(i) Examine the view that the design argument is based on experience and makes use of analogy. 
The teleological argument is the idea that the world and everything in it shows evidence of design, that design implies purpose and purpose implies a purposer, that is, God. In other words that the universe and everything in it is not the product of blind chance but of deliberate and benevolent design and that the designer is God.
One of the strengths of the teleological argument is that it is inductive i.e. logical and that if the premises of the argument are all true then the conclusion is likely. It is also based on observation and evidence so that when we look around us like Isaac Newton did and see order and symmetry or as Aquinas did ‘purpose’ the conclusion that this is all deliberately caused by a Supreme Being i.e. God seems inescapable.
Another strength of this argument is that its logic lies in experience: the progression of the seasons; birth, life and death; day and night; the particular make up of this planet alone in this solar system at the perfect distance from the sun, with its perfectly sized moon and its perfect atmospheric composition and regulated temperature etc down to the exact right amount of water all of which are absolutely essential for human life to exist on Earth’s surface. These special conditions have given rise to Tennant‘s Anthropic Principle that actually the whole universe was created in order to give rise to human kind. As Stannard puts it ‘there seems to be a conspiracy to fix the conditions.’
In addition to experience this argument draws its strength from the use of analogy. Aquinas early on cited the analogy of the arrow pointing out that for an arrow to fly necessitates an archer with intelligence to cause its flight – such is the case in nature too – even the most ‘unintelligent’ behaviour exhibits ‘goal-directed‘ characteristics. (If he’d known about tectonic plates and the part they play in recycling the atmosphere and regulation of temperature doubtless he’s have used it as an example!) but from all this he came to the conclusion that there needs to be something behind it all to direct it – the unseen hand – God.
too put forward his ‘Watch Analogy‘ in which he tells of a man who stumbles on a watch and picking it up and examining it realises that the complexity of its workings proves that it is no randomly generated object but that it must have been designed. And so he draws the parallel (analogy) the universe shows such evidence of complexity that it too must have been designed which he says is God.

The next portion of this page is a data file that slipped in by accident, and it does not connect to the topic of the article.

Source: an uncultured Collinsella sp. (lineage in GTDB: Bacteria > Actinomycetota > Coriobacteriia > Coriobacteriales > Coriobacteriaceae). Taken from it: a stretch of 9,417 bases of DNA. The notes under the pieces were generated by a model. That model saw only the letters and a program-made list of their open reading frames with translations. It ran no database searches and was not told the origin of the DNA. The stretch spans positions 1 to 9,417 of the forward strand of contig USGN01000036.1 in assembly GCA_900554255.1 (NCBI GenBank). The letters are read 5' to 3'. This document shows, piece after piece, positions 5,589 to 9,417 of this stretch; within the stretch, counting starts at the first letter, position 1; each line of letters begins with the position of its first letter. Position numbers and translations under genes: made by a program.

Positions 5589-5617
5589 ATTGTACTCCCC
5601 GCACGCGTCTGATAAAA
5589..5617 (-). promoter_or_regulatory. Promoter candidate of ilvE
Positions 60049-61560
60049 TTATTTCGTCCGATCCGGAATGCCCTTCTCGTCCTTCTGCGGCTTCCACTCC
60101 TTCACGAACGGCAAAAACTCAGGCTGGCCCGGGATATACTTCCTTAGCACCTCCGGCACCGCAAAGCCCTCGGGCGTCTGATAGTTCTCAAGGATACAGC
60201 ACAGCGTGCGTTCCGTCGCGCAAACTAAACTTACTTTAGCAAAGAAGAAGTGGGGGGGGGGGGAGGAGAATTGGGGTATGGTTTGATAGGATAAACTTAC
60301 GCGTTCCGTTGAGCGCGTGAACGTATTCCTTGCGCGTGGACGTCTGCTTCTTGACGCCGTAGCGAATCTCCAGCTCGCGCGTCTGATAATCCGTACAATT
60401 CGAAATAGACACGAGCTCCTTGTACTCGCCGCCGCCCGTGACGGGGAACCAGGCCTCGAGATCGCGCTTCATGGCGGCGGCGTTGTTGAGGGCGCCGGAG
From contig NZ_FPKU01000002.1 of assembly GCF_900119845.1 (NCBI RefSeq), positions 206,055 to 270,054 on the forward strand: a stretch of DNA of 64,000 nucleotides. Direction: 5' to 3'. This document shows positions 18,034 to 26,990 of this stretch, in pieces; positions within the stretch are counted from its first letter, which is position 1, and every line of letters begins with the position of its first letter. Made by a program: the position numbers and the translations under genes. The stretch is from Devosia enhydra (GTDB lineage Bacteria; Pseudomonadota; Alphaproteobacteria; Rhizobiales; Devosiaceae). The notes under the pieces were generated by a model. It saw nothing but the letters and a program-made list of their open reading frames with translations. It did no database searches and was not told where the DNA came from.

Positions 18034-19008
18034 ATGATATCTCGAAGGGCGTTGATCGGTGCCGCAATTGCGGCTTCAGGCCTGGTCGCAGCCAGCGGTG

Furthermore the aesthetic principle suggests that the amount and quality of beauty on the universe is evidence for a designer. Tennant again claims that ‘…beauty seems to be superfluous and to have little survival value…‘ so the fact that there is beauty is evidence that there is a god behind it all and this is evidence of the nature of this God. This idea too is based on experience and its logic appeals to us.
A final analogy is John wisdom’s
Parable of the Gardener. The story is of two explorers who come across a beautiful clearing – one, a theist, claims it must be the work of a designer or gardener; the other, an atheist, claims it is purely chance that it is so beautiful and apparently well-looked after. They settle down and wait for the gardener to appear but despite setting a number of traps a gardener never makes an appearance. Though the atheist presumes this proves him right the point of this story is that the evidence should be sufficient unto itself; proof is unnecessary and so it is with the universe and the universe maker.
In conclusion it is clear that this argument is entirely based on experience and analogy and that as a result these are its strengths – it is an empirical and a posteriori argument and conclusion (concrete and based on evidence) and as Kant said ‘the clearest and most in accordance with common reason.’ It is therefore a good explanation.
(ii) Comment on the view that the design argument is flawed. 
However it is not without its critics and one of the criticisms is that very use of analogy. Hume called conclusions drawn from them ‘a leap too far‘ that ‘like effects do not infer like causes‘ and that going from a specific example like a watch to the universe was just too tenuous a link. Maybe, he argued, the parts do have a purpose but can the same be said of the whole? He pointed out that we cannot get out of the situation to see it from the outside – objectively and that our knowledge is incomplete as yet. Analogies then are weak by their very nature.
Another major setback to this argument was Darwin‘s ‘Origin of Species‘ published in 1859 it postulate that in fact it is just a random series of events which have resulted in life as it is today. A series of random mutations wherein life has had to adapt as it developed to changing conditions; in other words life had no alternative but to change or perish and those which adapted and were best ‘fit’ survived. He called this ‘natural selection.’
Richard Dawkins, a modern critic of this argument, referring to our vestigial tails, appendix and gall bladders along with our susceptibility to disease said it could only indicate a ‘blind watchmaker‘ if there was one. This then pinpoints a major flaw in the argument: if there is a designer why is everything not perfect?
So too then experience is flawed; as Kant suggested we may just be conditioned to see order and purpose.
However the mere fact of the universe’s existence is ambiguous and needs explaining. Maybe God is the simplest explanation or maybe it’s just too lazy. But though the chance of the universe’s existence and being the way it is maybe very low it is not zero! And maybe we ought to withhold judgment on the real reasons behind it all.